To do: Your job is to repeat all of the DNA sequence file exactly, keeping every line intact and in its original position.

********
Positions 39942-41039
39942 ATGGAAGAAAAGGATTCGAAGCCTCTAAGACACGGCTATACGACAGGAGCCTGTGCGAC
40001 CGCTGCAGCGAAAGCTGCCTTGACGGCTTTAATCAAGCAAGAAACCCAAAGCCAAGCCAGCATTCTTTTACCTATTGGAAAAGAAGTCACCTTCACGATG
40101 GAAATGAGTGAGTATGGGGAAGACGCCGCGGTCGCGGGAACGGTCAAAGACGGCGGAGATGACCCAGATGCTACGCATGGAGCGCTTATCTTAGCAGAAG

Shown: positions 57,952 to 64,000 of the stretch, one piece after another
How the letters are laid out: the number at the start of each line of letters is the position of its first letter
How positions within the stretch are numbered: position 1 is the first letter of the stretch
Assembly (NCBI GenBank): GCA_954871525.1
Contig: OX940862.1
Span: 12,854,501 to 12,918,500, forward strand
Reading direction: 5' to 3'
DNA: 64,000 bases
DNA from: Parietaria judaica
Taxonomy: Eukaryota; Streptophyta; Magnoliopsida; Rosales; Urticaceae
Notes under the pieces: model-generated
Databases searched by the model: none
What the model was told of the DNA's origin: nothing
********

Positions 39942-41039
39942 ATGGAAGAAAAGGATTCGAAGCCTCTAAGACACGGCTATACGACAGGAGCCTGTGCGAC
40001 CGCTGCAGCGAAAGCTGCCTTGACGGCTTTAATCAAGCAAGAAACCCAAAGCCAAGCCAGCATTCTTTTACCTATTGGAAAAGAAGTCACCTTCACGATG
40101 GAAATGAGTGAGTATGGGGAAGACGCCGCGGTCGCGGGAACGGTCAAAGACGGCGGAGATGACCCAGATGCTACGCATGGAGCGCTTATCTTAGCAGAAG

Shown: positions 57,952 to 64,000 of the stretch, one piece after another
How the letters are laid out: the number at the start of each line of letters is the position of its first letter
How positions within the stretch are numbered: position 1 is the first letter of the stretch
Assembly (NCBI GenBank): GCA_954871525.1
Contig: OX940862.1
Span: 12,854,501 to 12,918,500, forward strand
Reading direction: 5' to 3'
DNA: 64,000 bases
DNA from: Parietaria judaica
Taxonomy: Eukaryota; Streptophyta; Magnoliopsida; Rosales; Urticaceae
Notes under the pieces: model-generated
Databases searched by the model: none
What the model was told of the DNA's origin: nothing